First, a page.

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Transcript
Near Earth
Objects
and
Other Small
Bodies
in the
Solar
System
Presented to
Sandhills Astronomical
Society
Fayetteville, NC
February 13, 2008
Tony Vaughn
Overview

Definition
 Composition
 Distribution
 Nomenclature
 NEOs and PHAs
 Observation
What is an Asteroid, Anyway?

Major Bodies
– Sun
– Planets

Minor Bodies
–
–
–
–
–
Natural Satellites
Comets
Asteroids
Meteoroids
Dust
International Astrophysical Union

Founded in 1919.
 Composed of professional astronomers from around the
world at the PhD level and above, actively engaged in
research or education.
 Mission: to promote and safeguard the science of
astronomy in all its aspects through international
cooperation.
 Holds General Assembly Meetings every 3 years.
General Assembly XXVI, Prague, Aug 2006
Resolution B5
In our solar system:
(1) A planet is a celestial body that
(a)
(b)
(c)
Is in orbit around the sun,
Has sufficient mass for its self-gravity to overcome rigid-body
forces so that it assumes a hydrostatic equilibrium (nearly round)
shape, and
Has cleared the neighborhood around its orbit.
General Assembly XXVI, Prague, Aug 2006
Resolution B5 (continued)
(2) A “dwarf planet” is a celestial body that
(a)
(b)
(c)
(d)
Is in orbit around the sun,
Has sufficient mass for its self-gravity to overcome rigid-body
forces so that it assumes a hydrostatic equilibrium (nearly round)
shape,
Has not cleared the neighborhood around its orbit, and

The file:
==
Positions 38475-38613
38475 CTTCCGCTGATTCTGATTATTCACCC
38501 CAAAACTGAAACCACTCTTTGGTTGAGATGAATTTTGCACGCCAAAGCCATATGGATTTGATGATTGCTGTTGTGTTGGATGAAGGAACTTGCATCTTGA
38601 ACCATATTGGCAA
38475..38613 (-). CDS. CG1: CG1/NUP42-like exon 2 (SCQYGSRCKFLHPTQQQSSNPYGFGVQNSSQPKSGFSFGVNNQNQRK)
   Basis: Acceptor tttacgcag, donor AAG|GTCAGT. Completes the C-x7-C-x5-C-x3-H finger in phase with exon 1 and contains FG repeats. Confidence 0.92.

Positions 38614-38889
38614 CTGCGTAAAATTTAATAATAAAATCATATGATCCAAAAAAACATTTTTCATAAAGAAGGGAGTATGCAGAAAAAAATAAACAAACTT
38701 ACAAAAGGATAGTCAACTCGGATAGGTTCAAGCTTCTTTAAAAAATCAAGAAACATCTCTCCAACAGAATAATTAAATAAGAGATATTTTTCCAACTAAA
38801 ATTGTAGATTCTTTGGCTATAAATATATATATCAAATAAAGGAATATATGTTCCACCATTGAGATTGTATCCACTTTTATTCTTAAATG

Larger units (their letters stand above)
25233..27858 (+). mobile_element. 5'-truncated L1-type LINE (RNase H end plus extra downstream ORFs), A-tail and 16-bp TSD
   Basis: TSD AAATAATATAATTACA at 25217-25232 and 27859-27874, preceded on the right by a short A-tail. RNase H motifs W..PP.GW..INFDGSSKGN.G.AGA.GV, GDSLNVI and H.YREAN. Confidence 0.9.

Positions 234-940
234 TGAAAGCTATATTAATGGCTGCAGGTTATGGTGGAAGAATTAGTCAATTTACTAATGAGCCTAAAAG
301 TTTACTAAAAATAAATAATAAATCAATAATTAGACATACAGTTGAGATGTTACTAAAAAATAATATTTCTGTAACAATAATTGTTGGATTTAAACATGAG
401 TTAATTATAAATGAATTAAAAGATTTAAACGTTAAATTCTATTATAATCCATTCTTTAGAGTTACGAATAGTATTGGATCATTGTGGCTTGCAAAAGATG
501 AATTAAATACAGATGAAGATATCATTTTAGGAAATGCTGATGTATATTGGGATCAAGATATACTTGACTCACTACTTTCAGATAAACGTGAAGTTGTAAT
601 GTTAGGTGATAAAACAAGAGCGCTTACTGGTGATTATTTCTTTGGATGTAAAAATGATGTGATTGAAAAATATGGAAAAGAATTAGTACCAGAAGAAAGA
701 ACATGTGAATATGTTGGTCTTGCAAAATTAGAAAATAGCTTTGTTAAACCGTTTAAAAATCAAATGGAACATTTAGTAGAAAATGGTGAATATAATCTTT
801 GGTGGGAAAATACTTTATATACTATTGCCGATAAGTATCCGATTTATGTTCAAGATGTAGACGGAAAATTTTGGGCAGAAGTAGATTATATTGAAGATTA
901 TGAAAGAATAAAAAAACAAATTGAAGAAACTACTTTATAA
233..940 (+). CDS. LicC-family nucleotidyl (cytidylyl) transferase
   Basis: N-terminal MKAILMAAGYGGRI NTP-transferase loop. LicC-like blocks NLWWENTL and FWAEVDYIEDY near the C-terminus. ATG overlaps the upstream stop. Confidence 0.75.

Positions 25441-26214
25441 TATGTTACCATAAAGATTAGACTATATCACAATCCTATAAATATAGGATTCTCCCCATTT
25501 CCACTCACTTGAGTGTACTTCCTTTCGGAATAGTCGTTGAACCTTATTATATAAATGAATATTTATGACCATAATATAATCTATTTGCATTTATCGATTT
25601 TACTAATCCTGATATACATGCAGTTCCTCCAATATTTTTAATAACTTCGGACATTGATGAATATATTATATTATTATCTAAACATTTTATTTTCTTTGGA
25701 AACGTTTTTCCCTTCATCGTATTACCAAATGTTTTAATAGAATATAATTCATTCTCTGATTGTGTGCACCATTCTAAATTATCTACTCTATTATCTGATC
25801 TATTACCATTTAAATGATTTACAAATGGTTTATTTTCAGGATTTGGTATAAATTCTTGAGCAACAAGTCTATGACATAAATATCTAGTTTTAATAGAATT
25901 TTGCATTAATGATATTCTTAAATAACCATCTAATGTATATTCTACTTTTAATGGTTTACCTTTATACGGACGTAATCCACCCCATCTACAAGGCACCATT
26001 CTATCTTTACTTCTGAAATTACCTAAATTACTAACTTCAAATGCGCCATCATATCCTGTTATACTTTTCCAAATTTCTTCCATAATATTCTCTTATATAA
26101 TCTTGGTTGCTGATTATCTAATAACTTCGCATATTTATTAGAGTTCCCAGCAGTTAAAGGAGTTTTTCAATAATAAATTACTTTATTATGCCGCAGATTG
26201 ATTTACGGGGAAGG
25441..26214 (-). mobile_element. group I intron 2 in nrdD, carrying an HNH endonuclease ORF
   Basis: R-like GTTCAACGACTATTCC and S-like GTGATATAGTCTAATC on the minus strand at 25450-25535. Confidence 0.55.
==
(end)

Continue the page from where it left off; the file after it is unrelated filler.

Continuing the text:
Is not a satellite.
General Assembly XXVI, Prague, Aug 2006
Resolution B5 (continued)
(3) All other objects, except satellites, orbiting the Sun shall
be referred to collectively as
“Small Solar System Bodies.”
These currently include most of the solar system asteroids, most
Trans-Neptunian Objects (TNOs), comets, and other small bodies.
In Short . . .

Small bodies are either comets or asteroids
 A comet is a small body that sometimes has
a coma.
 An asteroid is a small body that has no
atmosphere or outgassing.
– (An asteroid might sometimes be a depleted
comet.)

An asteroid is larger than a meteoroid (10m)
In Short . . .
An asteroid is a big rock in
space.
Some Examples










1
2
3
4
5
6
7
8
9
10
Ceres
Pallas
Juno
Vesta
Astraea
Hebe
Iris
Flora
Metis
Hygeia
1801
1802
1804
1807
1845
1847
1847
1847
1848
1849
Palermo
Bremen
Lilienthal
Bremen
Driesen
Driesen
London
London
Markree
Naples
. . .

5000 IAU
1987
Palomar
Statistics

As of January 24, 2008:
– 744,278 Registered Asteroids
– 173,116 Numbered Asteroids
– 14,299 Named Asteroids
Composition of Asteroids

Definition
 Composition
 Distribution
 Nomenclature
 NEOs and PHAs
 Observation
Taxonomy

C-Class
– Carbonaceous

S-Class
– Silicaceous

M-Class
– Metallic
Distribution of Asteroids

Definition
 Composition
 Distribution
 Nomenclature
 NEOs and PHAs
 Observation
Distribution in the Solar System

Inner Solar System
 Main Belt
 Outer Solar System
Inner Solar System
Outer Solar System
Nomenclature of Asteroids

Definition
 Composition
 Distribution
 Nomenclature
 NEOs and PHAs
 Observation
Nomenclature

Responsibility
 Individual Asteroids
– Provisional Designation
– Permanent Designation

Some Examples
References: http://www.cfa.harvard.edu/iau/info/OldDesDoc.html
http://www.iau.org/MINOR_PLANETS_NAMING.245.0.html
Responsibility

Minor Planet Center (MPC) at the
Smithsonian Astrophysical Observatory
(SAO), under Division III of the IAU.
 Central Bureau for Astronomical Telegrams
(CBAT), under Commission 6 of the IAU.
 Harvard University, Cambridge, MA
Reporting

Minor Planet Circulars (monthly)
 Minor Planet Circulars Orbit Supplement
 Minor Planet Circulars Supplement
 Minor Planet Electronic Circulars (daily)
Individual Asteroids

MPC assigns a provisional designation to
newly discovered asteroids
 Body must have been observed for at least